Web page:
In honor of the historic Oscar win for "Parasite," THC is dedicating February to the films of Bong Joon Ho.
It’s so clichéd to say, “You have to see X, it's so good.” A superfluous statement such as this one has leeched for attention to such a degree that it’s impossible to be taken seriously, like how too many major new movies are gifted the m-word: masterpiece. However, in the case of "Parasite," it is unquestionably the best film of 2019.
Bong Joon Ho follows his triumphant genre films (Incidentally, I'll pass on a pair of reviews- Okja and Snowpiercer) with the pioneering "Parasite," a sympathetic story of greed and class discrimination that threatens a newly formed symbiotic relationship between the highball Park family and the destitute Kim clan. Naturally, the director is an authority on the faltering conversation of the social plight that defines our world. Described by its creator as “a comedy without clowns, a tragedy without villains”, the first half of the film bounces a group of lovable con artists off a very wealthy family of awkward eccentrics. And then with the grace of a cossack, Bong distinguishingly maneuvers a hard right turn that asks us what we’re watching as he sends us hurtling to bloodshed. Can the poor really just step into the world of the rich? The second half of “Parasite” is one of the most satisfying visages I’ve seen narratively. The film suddenly menaces one blinded turn too many in ways that plunge the project—but Bong evens up everything, and the result is breathtaking.
The screenplay for “Parasite” asserts Bong as a master- it's subversive wit comes across refreshing and original. As you doubtless know, it is one of those candor works that every few years create a worldwide conversation. Working with the magnanimous Kyung-pyo Hong (“Burning,” “Snowpiercer”) as his director of photography and a dandy design team that is superlative in their execution of set design, Bong's film lays all the cards on the table. Unforgivingly the minimal, eloquent spaces of the first-class Park home juxtaposed against the overcrowded close quarters of the Kim semi-basement aren’t just symbolic, they're visually engaging without ever begging for attention to themselves. Needless to say, there’s a reason the Kim apartment is halfway underground—they’re caught between worlds, broached in the growing chasm between the have and the have-nots.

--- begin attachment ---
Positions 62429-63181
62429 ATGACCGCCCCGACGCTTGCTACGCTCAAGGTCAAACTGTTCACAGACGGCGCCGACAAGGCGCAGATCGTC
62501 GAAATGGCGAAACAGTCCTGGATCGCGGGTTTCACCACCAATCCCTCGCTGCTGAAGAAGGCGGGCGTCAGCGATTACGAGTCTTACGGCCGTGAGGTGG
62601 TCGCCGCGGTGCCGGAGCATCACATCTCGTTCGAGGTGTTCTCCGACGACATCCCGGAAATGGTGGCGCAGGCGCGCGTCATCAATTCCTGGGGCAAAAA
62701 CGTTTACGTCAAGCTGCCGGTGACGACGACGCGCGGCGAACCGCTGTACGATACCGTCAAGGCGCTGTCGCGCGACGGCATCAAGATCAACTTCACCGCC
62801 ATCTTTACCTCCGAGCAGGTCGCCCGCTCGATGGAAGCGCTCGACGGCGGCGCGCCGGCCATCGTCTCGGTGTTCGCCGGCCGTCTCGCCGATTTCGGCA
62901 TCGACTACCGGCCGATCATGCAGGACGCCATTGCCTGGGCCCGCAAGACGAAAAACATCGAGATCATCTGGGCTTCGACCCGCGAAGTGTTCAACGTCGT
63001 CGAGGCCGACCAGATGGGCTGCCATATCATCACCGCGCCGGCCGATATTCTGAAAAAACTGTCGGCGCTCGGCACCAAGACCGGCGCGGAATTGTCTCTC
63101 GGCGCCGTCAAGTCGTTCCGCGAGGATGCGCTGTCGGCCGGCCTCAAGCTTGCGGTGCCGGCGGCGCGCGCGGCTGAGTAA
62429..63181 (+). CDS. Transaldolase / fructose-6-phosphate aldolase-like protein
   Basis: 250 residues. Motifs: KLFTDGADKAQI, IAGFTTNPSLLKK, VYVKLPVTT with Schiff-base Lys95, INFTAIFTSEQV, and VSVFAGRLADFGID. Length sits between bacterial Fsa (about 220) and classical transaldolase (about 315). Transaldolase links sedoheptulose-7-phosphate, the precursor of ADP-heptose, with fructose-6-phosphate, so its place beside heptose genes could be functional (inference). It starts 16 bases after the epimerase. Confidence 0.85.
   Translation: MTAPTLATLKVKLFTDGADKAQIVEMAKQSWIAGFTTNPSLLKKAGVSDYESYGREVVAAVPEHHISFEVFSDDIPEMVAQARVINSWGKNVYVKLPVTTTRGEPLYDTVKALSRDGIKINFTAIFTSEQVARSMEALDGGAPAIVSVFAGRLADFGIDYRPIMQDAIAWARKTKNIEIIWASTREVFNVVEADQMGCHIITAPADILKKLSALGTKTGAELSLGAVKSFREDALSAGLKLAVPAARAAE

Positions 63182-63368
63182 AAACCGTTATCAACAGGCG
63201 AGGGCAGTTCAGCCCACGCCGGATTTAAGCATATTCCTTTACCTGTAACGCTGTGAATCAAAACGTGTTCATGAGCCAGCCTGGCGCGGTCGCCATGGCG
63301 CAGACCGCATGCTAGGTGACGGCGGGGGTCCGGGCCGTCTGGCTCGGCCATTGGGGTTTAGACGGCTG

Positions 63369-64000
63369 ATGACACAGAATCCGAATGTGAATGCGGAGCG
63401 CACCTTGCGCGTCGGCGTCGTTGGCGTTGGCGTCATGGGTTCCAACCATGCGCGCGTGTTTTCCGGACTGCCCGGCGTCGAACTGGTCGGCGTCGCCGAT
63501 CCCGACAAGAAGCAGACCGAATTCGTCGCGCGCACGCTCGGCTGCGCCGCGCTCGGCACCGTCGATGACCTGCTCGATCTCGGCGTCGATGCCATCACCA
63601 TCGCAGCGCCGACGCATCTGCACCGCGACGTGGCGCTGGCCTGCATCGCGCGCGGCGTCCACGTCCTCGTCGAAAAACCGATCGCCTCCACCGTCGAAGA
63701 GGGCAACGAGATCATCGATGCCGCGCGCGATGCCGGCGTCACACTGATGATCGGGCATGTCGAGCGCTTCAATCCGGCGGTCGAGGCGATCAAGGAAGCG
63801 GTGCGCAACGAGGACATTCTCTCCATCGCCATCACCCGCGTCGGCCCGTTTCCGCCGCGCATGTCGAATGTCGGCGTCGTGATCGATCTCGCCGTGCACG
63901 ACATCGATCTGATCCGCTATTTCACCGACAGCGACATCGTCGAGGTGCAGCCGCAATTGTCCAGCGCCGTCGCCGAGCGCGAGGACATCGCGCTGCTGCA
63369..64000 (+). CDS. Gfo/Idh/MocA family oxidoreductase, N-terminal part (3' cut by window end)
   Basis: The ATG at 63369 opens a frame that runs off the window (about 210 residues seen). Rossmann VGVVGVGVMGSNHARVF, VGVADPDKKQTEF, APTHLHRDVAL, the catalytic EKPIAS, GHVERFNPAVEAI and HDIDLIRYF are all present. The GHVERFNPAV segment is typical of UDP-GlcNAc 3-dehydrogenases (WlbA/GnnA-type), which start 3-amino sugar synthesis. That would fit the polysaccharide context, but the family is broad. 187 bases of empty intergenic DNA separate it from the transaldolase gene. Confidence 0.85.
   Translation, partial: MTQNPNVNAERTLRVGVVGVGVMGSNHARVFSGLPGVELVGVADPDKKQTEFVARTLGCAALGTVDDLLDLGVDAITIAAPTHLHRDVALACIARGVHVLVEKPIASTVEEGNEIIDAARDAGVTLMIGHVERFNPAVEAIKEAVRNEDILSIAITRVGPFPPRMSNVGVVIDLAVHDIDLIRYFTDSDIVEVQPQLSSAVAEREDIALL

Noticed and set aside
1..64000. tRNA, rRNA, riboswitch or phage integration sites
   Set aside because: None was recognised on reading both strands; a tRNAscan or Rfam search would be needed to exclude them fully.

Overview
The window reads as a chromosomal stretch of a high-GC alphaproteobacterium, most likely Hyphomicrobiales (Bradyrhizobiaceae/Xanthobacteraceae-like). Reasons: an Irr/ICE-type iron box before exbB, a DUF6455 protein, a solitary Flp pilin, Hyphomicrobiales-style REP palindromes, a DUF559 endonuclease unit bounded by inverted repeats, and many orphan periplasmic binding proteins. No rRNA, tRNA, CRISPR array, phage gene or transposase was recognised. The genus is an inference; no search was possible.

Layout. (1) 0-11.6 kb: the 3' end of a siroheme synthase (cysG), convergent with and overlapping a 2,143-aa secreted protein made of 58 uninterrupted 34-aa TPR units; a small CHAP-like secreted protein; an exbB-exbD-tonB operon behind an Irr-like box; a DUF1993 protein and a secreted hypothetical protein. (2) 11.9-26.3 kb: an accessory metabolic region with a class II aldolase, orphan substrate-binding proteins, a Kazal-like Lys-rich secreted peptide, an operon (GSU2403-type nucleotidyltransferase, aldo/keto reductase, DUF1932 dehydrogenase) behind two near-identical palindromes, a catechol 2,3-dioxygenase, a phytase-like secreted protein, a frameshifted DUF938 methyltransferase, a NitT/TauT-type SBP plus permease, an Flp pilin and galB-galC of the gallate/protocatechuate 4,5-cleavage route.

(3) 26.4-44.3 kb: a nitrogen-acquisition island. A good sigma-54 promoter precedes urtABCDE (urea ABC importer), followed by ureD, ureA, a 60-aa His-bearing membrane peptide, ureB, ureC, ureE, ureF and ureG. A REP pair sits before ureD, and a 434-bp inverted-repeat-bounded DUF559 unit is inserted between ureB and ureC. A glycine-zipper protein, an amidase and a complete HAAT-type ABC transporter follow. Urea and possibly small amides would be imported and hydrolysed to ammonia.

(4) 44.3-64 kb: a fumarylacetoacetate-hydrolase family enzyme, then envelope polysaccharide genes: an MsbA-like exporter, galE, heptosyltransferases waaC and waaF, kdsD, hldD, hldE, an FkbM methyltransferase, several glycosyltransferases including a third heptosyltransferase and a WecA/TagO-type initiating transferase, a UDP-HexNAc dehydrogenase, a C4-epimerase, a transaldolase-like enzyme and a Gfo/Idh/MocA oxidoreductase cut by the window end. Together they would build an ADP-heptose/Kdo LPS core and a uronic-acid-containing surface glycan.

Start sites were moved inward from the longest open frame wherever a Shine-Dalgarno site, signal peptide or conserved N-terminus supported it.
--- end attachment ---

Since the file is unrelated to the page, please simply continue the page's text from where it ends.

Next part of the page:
"Parasite" is a marvelously entertaining film in terms of its glorious narrative, but there’s also so much going on underneath a penchant how the rich use the poor to survive in ways that I can’t dictate due to distinguished spoilers. Suffice to say, the wealthy in any country delegate their needs on the labor of the poor, whether it’s the tutors, drivers, and housekeepers they employ, or something much darker. Kim's family will expatiate that inferno and the sordid cruelty of inequity in ways you couldn’t possibly predict.
The social commentary of "Parasite" leads to duplicative chaos, but it never feels like a didactic message movie. It is somehow, and I’m still not even really sure how both joyous and ruinous at the same time. Stick with me here. "Parasite" is so perfectly calibrated that there’s a joy to be had in just experiencing the sine qua non of each demanding frame, but then that’s tempered by thinking about what Bong is unpacking here and saying about society, especially with the perfect, absolutely haunting final scenes. It’s a conversation starter in ways we only get a few times every few years, a further reminder that Bong Joon-ho is unequivocally a keystone of the filmmakers working in the vocation today. You have to see “Parasite,” it's so good. Dammit. I tried to avoid it. This time it's true.
Next week THC will take a deeper look at the filmography of Kelly Reichardt.